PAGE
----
retail news in context, analysis with attitude

We had a story yesterday about a study saying that Amazon is stronger in New York and California, while Walmart is stronger in Texas and Florida. This prompted MNB reader Robert Dyer to write:

One has to note on the market share spread between Amazon in California and New York is that unions and politicians have worked hard to create roadblocks to Walmart stores in these areas, most specifically in New York City, Los Angeles, and San Francisco.  The false narrative on Walmart is pervasive and continues to shape the attitudes of consumers in those market areas.  So, Walmart has to work harder to overcome those challenges, while Amazon has not such roadblocks to overcome.

I’ve always had a problem with the roadblocks that politicians in New York and California have thrown up against Walmart, but while those may be a factor, I also think there are cultural reasons that New Yorkers and Californians are more in tune with Amazon than with Walmart. And I say that, to be perfectly honest, as someone who has lived in both places.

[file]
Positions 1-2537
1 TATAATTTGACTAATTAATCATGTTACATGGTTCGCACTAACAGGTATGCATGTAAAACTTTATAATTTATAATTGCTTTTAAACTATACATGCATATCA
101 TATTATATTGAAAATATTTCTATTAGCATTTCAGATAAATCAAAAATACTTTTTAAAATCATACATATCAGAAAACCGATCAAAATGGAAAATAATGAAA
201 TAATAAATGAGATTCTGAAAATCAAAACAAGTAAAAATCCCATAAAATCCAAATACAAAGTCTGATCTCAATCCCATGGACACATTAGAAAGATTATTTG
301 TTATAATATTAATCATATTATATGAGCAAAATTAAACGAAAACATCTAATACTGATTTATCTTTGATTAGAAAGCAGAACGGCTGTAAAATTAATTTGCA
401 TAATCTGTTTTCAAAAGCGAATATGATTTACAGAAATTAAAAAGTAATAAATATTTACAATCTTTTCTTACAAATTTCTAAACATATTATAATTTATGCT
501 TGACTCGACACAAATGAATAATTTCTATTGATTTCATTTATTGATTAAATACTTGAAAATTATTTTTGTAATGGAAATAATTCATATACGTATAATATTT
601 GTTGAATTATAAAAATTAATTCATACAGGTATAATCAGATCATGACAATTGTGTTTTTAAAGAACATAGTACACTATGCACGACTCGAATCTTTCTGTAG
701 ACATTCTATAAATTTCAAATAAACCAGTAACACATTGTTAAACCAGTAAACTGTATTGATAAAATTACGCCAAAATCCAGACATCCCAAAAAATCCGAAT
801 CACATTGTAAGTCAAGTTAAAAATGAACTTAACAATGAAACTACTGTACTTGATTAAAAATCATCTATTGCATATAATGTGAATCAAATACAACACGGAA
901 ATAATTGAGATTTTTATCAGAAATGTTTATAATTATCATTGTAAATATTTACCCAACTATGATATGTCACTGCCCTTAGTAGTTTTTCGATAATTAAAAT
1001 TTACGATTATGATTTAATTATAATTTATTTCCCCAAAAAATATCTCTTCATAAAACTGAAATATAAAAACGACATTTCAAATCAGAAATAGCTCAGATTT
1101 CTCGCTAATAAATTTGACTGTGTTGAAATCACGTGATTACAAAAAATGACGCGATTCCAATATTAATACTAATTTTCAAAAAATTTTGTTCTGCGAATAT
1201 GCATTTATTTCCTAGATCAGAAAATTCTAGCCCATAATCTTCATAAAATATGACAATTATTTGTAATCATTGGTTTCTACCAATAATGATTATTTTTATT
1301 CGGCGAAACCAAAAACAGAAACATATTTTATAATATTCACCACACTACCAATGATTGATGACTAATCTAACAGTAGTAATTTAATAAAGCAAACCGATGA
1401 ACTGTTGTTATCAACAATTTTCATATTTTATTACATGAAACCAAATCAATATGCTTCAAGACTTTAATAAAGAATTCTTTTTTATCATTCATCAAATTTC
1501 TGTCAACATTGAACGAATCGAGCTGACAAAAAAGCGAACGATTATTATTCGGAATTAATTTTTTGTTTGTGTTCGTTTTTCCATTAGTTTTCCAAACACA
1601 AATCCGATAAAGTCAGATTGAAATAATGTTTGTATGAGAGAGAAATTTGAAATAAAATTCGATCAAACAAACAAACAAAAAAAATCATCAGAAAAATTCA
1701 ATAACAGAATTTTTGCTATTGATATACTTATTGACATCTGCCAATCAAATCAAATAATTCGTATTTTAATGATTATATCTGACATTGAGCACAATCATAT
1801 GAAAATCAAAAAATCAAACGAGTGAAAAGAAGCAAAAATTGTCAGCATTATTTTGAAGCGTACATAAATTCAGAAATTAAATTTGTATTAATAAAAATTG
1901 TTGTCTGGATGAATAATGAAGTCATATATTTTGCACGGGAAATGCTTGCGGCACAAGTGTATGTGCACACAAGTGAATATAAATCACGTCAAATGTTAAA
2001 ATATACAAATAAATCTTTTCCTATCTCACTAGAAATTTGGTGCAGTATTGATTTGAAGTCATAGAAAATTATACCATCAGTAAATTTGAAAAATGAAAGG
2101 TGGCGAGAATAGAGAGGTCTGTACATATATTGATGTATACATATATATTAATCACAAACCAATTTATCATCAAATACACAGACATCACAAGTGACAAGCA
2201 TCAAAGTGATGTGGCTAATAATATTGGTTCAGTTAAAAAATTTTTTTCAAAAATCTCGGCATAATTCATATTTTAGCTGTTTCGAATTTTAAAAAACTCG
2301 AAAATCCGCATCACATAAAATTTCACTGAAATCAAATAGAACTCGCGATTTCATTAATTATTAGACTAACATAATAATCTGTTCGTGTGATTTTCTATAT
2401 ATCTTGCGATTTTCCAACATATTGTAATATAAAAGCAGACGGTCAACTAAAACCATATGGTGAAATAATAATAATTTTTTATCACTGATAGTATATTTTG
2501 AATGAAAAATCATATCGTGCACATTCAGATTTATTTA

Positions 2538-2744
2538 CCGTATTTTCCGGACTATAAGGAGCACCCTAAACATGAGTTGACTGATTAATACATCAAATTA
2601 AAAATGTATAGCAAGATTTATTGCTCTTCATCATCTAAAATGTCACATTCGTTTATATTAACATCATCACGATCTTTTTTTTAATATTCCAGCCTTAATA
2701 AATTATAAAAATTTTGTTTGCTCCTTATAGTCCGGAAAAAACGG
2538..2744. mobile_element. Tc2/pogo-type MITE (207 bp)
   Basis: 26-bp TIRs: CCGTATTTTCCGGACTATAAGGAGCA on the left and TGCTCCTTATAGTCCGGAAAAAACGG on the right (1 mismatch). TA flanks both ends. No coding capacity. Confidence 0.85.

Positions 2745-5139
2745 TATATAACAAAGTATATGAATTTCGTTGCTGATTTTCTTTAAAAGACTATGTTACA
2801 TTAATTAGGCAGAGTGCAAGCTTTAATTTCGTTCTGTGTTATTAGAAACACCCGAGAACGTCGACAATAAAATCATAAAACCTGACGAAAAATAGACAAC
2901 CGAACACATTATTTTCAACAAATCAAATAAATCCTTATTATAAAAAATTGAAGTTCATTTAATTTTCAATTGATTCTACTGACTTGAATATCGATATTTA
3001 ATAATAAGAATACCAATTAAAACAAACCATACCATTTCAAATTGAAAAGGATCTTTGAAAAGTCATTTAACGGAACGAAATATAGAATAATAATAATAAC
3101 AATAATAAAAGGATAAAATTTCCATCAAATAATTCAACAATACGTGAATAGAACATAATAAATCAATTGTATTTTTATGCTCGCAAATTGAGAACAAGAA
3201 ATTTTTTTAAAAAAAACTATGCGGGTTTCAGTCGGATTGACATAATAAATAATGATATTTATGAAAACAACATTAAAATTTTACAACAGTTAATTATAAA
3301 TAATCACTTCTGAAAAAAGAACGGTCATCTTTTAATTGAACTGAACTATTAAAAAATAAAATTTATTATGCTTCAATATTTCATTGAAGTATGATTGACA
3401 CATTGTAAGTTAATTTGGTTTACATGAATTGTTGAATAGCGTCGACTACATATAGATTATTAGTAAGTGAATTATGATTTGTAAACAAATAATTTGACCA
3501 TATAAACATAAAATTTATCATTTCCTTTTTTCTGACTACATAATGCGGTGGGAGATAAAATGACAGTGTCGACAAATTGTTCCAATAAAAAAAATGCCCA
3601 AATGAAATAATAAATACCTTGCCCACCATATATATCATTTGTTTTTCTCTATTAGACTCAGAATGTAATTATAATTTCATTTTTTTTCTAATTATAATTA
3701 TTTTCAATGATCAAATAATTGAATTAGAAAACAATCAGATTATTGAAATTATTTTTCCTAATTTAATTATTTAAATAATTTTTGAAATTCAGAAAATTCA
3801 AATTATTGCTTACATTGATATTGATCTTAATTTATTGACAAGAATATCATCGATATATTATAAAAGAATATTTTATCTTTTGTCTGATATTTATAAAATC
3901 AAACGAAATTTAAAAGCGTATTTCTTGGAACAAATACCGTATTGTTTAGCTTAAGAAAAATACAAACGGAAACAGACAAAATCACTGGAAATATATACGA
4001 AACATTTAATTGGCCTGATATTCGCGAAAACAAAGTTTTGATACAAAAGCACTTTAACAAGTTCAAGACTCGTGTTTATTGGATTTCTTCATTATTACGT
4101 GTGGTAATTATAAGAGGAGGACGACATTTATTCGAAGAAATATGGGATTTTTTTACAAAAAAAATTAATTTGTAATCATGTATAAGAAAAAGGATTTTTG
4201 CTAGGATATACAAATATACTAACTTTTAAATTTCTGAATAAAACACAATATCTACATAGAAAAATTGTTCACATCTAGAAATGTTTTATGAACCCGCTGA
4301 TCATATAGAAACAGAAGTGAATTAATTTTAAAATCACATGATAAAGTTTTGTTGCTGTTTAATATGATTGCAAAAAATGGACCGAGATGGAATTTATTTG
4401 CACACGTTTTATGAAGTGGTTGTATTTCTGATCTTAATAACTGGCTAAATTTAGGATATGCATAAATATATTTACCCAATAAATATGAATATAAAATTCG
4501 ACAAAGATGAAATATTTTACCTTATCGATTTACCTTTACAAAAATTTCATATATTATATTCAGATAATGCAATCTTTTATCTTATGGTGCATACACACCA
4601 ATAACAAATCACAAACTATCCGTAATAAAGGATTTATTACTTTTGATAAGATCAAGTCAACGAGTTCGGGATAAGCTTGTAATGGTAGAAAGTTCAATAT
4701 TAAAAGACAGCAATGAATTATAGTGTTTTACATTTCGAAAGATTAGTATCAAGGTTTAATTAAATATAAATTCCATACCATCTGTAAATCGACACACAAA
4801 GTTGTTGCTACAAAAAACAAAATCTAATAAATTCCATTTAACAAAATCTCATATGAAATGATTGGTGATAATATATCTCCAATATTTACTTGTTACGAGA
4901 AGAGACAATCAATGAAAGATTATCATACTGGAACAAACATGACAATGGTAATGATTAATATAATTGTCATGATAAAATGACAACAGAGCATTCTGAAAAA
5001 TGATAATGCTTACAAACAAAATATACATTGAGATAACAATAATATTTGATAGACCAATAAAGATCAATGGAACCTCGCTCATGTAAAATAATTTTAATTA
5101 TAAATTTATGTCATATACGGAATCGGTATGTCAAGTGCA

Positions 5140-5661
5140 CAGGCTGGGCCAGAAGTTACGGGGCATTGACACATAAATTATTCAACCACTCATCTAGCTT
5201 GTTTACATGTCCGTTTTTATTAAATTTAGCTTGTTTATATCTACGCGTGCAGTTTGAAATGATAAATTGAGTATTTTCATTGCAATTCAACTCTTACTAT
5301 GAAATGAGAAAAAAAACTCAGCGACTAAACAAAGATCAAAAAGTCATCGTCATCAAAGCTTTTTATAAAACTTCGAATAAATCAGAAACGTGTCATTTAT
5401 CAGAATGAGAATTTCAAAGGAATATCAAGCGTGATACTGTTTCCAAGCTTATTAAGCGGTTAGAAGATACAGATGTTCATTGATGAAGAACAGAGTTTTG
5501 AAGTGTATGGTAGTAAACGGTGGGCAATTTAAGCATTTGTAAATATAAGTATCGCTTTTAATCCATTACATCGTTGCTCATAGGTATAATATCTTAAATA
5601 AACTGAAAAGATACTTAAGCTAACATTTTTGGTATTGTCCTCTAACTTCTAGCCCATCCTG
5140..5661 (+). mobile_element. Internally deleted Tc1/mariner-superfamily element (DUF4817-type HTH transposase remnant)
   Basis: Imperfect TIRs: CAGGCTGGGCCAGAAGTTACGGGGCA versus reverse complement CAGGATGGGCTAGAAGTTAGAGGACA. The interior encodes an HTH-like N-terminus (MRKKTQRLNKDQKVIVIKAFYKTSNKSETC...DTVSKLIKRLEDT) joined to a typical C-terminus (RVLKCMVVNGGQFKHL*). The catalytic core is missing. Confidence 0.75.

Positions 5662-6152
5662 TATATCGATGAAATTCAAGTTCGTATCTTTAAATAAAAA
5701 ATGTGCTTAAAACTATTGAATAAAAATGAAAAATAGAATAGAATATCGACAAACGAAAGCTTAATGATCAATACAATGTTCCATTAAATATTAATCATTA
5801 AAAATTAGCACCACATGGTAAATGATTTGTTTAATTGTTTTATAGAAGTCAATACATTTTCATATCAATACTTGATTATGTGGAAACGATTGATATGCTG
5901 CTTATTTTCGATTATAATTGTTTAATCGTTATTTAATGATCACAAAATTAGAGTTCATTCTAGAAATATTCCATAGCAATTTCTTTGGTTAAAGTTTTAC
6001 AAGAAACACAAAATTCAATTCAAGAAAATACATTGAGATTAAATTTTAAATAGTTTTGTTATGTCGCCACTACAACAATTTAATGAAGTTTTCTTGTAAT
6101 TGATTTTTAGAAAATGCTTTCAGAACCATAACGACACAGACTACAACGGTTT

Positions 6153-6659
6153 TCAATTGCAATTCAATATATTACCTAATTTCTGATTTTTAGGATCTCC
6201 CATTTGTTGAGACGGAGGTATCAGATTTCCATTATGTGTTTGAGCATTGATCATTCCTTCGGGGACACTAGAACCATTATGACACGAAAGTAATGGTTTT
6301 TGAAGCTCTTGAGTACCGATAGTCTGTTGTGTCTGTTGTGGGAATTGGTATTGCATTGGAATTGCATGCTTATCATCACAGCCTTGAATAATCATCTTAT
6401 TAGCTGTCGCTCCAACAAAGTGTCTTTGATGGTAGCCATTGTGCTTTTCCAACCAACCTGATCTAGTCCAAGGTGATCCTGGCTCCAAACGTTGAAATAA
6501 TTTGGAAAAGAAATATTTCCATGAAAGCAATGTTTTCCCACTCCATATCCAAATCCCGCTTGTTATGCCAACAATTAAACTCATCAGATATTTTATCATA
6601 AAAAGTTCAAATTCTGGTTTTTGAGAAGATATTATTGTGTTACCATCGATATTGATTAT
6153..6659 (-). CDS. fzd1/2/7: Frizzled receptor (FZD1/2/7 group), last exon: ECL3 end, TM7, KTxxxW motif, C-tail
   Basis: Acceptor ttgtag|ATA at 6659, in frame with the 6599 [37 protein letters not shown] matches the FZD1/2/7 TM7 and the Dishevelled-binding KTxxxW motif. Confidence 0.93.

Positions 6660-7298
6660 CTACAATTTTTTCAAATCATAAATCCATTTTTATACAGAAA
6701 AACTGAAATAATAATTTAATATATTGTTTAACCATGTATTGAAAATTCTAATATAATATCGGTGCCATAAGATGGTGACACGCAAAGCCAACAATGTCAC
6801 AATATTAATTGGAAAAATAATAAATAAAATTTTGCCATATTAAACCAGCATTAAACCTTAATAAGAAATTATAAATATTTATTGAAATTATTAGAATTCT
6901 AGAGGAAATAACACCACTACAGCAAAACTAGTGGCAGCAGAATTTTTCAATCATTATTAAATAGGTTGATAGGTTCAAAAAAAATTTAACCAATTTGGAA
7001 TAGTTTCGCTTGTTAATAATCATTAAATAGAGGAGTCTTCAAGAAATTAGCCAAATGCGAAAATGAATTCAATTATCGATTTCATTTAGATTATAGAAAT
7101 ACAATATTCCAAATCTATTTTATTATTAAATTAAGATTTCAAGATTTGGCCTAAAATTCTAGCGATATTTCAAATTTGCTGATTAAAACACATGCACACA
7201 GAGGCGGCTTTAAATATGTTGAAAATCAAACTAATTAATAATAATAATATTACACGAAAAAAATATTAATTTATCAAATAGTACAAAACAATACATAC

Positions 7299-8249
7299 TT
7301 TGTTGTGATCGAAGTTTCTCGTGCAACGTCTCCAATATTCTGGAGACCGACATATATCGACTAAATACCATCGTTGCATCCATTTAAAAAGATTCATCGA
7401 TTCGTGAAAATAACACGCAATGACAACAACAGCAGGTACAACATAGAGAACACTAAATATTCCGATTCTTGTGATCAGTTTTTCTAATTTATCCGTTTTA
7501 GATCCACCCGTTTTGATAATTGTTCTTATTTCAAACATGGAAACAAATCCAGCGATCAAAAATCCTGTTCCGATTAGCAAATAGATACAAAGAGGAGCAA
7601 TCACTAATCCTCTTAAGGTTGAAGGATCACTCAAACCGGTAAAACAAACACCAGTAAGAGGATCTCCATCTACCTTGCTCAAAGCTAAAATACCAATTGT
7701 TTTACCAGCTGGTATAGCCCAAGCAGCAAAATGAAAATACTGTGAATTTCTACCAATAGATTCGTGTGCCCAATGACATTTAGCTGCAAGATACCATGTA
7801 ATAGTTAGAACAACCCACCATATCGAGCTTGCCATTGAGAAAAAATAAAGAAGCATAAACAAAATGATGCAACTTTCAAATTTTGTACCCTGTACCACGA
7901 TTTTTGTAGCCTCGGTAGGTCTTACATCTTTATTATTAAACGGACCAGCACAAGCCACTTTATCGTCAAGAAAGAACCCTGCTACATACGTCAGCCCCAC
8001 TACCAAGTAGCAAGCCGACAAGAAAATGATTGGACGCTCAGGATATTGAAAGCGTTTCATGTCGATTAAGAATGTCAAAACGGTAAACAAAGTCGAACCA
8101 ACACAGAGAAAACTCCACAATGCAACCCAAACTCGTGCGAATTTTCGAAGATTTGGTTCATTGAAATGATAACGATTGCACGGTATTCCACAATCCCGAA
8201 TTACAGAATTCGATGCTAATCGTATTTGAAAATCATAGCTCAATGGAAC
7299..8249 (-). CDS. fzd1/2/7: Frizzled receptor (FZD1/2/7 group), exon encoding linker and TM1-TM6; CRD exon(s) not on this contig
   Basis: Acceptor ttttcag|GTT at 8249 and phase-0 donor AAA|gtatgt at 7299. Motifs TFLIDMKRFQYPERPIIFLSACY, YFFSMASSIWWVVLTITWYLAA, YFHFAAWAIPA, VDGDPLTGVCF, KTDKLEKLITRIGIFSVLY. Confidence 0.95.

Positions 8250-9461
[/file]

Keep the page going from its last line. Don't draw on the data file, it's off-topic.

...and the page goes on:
We also had a story yesterday about how Kroger has decided to remove all publications about assault rifles from its stores. There apparently aren’t very many of them, but from now on readers will have to find them elsewhere. The decision comes just weeks after Kroger said that it would no longer sell any gun or ammunition to people under 21 years of age in its Fred Meyer stores in the Pacific Northwest. That decision followed similar moves by both Dick’s Sporting Goods and Walmart.

I commented:

These moves are not going to have an enormous impact on the availability or maybe even the use of guns in the US, but there are, I think, an attempt to position the company as being on what management sees as being the right side of history - not anti-gun, but perhaps with a little more attention to detail and oversight into who has them and who doesn’t.

In the end, this is all happening because of a growing force of young people who are politically engaged and intend to use every tool at their disposal - especially in social media, which is their weapon of choice - to bring about change.


One MNB reader disagreed: